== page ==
The Stryker vest protects your back and front, and what I love about the product is the liquid metal d3o insert for your back. I love that d3o material since it’s soft, it takes any shape, and when subjected to a sudden impact, it becomes as hard as metal.


Mind you, the Stryker Vest is not a t-shirt, so do accept that even under a hoodie it’ll show, but it’s not enormous, and more important, it’s not heavy.

Air flows quite good through the vest, although I’d prefer to have a bit more air since when the sun is hitting you in full force I start to sweat. It’s not a biggie, but it would be nice to have a few more vents.

I can’t tell you about the Stryker protection since I haven’t crashed, and I’m not planning to. If I do, I’ll let you know how I faired.

I do recommend that you complement the vest with some elbow protection, since if you’re going to go down, your elbows will for sure be hit. Try the Icon Stryker Elbow Field Armor.

Have a look at the video below about the Icon Stryker range of protection:

Click here to buy or learn more about the Icon Field Armor Stryker Vest

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Many riders love riding and discovering new places. Often we love riding our motorcycle to exotic places, marveling at the sights. But many haven’t even discovered our own country. Here is an idea for a motorcycling holiday; ride the Four Corners Motorcycle Tour.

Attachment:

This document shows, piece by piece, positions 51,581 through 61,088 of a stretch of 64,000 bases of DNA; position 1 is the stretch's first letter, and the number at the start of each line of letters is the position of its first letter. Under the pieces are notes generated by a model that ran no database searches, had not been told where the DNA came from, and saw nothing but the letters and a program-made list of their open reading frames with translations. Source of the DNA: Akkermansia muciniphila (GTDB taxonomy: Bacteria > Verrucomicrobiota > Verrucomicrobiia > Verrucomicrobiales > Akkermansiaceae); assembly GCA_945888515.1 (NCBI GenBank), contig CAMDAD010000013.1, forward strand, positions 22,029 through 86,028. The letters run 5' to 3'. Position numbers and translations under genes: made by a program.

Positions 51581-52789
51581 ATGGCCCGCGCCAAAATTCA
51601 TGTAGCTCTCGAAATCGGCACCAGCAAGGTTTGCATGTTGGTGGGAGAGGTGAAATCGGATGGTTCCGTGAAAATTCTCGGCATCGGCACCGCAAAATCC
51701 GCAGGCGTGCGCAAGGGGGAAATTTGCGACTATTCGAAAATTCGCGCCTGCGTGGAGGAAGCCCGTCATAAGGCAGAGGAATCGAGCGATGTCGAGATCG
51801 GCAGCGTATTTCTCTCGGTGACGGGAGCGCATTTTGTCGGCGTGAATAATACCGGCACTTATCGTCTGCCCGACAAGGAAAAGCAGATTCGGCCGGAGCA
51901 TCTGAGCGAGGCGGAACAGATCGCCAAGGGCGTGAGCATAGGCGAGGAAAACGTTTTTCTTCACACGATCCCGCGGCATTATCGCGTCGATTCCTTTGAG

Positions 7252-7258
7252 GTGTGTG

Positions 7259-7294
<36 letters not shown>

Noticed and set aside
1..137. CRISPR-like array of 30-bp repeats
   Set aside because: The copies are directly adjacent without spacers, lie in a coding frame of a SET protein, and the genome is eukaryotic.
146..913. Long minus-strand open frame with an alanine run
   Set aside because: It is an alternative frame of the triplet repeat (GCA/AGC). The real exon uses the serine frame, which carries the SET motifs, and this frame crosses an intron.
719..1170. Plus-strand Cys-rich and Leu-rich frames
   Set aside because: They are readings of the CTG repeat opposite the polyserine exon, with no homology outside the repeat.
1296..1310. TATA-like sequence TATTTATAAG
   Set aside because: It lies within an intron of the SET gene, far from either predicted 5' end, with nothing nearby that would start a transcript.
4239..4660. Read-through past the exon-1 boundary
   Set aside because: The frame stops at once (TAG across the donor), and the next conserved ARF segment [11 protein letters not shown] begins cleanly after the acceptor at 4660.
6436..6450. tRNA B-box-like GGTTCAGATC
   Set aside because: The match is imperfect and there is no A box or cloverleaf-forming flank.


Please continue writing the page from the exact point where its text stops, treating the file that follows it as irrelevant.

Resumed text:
The Four Corners Motorcycle Tour is a long distance motorcycle ride, a bit like the Iron Butt rides but without the forced daily long distances you need to accomplish. You need to ride your motorcycle to the four corners of the USA, and you have 21 days to do it. So it’s not extreme riding, you can turn it into a real holiday event.


(c) jimsmotorcycletrips.blogspot.com

The Four Corners are San Ysidro in California, Blaine in Washington, Madawaska in Maine and Key West in Florida. There is no mandatory sequence or itinerary, as long as you visit the four cities within 21 days.

The Four Corners Motorcycle Tour is run by the Southern California Motorcycling Association, and you need to not only register, but also pay a small administrative fee. The Association sends you a towel with your participation number and a form (and a hat).

(c) jimsmotorcycletrips.blogspot.com

(c) imsmotorcycletrips.blogspot.com

Once you’ve done your mileage and been to these four places, you need to send the Association proof that you have been there. The proof consists of:

  1. A gas receipt from each Four Corner city
  2. The Association form, filled in and completed
  3. A photo taken with your motorcycle, your registration towel and as background the city’s post office, police station or another main landmark.